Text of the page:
A history of Print media in the UK
The first incarnation of the printing press was created by Johannes Gutenberg and was called the Gutenberg press. Many people mark this as a technological breakthrough which brought us into the modern era – a gateway to modern times.
Prior to the introduction of the printing press everything was written by hand. Very few people were able to read and even fewer could write. Only monks and the very wealthy were able to both read and write. Due to this the church had a stranglehold over information, all information came through the church and they were the only people who could properly distribute it.
The printing press enabled information to be transferred between people outside of the churches influence. Initially the printing press was used for the printing of bibles which vastly accelerated the production of bibles. Prior to the printing press it would take 2-3 years to write out one bible.
Other books began to be printed of ancient scholars such as Aristotle. As a lot of the information previously available was through the church many did not question information provided even though it was subject to human error.
The printing press caused a massive increase in the distribution of the written word allowing for an increase from 20,000 books in Europe to over 200,000 by 1500.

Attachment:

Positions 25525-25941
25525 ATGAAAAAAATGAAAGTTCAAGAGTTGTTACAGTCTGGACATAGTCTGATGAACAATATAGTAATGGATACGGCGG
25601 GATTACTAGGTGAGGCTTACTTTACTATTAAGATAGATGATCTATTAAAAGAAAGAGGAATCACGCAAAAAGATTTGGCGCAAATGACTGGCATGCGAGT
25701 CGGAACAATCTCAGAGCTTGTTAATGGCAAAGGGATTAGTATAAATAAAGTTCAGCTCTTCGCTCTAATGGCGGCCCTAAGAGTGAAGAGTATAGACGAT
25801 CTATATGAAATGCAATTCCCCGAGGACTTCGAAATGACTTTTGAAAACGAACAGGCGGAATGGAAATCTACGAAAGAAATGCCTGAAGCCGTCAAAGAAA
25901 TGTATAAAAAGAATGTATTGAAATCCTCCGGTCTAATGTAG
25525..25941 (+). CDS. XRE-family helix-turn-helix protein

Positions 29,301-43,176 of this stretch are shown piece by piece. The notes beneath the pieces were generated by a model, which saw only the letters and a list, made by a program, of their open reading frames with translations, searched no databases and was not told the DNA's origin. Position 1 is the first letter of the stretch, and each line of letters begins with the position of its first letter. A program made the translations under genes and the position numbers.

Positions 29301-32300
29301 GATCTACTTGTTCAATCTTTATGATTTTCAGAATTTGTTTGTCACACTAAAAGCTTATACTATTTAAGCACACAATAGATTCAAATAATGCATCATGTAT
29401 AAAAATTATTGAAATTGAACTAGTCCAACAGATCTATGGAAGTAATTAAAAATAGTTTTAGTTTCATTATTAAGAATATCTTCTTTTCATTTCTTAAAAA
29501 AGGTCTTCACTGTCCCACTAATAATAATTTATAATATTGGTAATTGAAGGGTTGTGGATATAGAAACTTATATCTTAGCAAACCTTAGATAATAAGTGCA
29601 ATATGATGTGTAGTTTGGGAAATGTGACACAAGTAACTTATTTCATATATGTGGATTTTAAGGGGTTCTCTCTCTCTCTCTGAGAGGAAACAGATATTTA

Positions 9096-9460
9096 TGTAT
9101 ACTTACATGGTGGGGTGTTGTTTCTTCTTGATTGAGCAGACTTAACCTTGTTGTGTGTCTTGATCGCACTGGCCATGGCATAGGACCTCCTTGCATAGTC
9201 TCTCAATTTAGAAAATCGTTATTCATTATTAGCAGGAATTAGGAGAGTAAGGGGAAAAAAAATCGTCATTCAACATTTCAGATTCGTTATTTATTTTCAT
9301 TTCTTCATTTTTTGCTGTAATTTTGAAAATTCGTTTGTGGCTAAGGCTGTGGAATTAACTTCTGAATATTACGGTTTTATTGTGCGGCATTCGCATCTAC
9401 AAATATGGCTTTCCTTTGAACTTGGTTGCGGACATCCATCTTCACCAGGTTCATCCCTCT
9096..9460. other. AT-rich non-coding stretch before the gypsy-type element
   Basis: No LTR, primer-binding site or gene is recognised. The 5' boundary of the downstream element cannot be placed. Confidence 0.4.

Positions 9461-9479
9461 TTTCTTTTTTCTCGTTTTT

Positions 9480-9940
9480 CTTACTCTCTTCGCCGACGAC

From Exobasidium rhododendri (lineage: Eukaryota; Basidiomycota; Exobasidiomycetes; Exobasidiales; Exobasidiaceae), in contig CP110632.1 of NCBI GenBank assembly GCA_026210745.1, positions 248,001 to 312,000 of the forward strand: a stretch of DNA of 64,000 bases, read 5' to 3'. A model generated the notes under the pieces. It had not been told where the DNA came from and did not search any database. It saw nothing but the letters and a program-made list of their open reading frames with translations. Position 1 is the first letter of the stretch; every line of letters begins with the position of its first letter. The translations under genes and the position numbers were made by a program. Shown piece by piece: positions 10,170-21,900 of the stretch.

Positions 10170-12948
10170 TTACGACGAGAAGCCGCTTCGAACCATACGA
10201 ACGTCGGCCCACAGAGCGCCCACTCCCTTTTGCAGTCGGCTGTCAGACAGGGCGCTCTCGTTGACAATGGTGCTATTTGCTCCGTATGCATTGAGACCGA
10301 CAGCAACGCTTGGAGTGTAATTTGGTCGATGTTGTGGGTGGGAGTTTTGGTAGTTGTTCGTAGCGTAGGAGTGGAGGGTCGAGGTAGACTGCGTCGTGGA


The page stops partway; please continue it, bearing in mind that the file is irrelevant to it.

The availability of being able to distribute information at such an accelerated rate allowed for the spread of Protestantism. Martin Luther translated the Bible into German; this was the first time the bible had ever been written in any language other than in Latin.
People then began to use the printing press for monetary gain. As global business began to expand, the printing press allowed for money to be kept track of and allowed for a standardisation of language and numbers. Having multiple copies of books available allowed for all those involved to have a copy of information and understand it in the same way.
The same information was readily available, without the human error found in written copies, and could be quickly disseminated. This allowed for a spread of: scienctific research, record keeping and books – which heavily influenced the Renaissance.
The spreading of learning led to the rediscovery of ancient knowledge such as the poetry of Cicero and Plato. This became publically available and allowed for an overall increase in knowledge. People were able to rediscover lost information such as the recipe for concrete and underfloor heating – leading to a progression of technology. Due to this the church lost it’s strangle hold over information.
Between the 1500’s and 1650: America was discovered, trade with Far East and colonisation allowed for a growing middle class. This consisted of: merchants, traders, lawyers, scientists. These developments led to the first banks being created due to being able to keep track of money going in and out and legal academies.
Images also became available to be printed which allowed for the mass production of maps and scientific drawings.
In the late 1600’s (around 1690’s) newspapers began to appear in their infancy, the oldest of which was the Oxford Gazette. Newspapers started off as pamphlet like leaflets on single pages, just stating some information going on in the area.
In the 1750’s the industrial revolution began. This heavily influenced the print media and allowed for the new advancement of coal and steam powered machinery. Printing presses became steam powered and went from being able to print 100 pages a day to 10,000.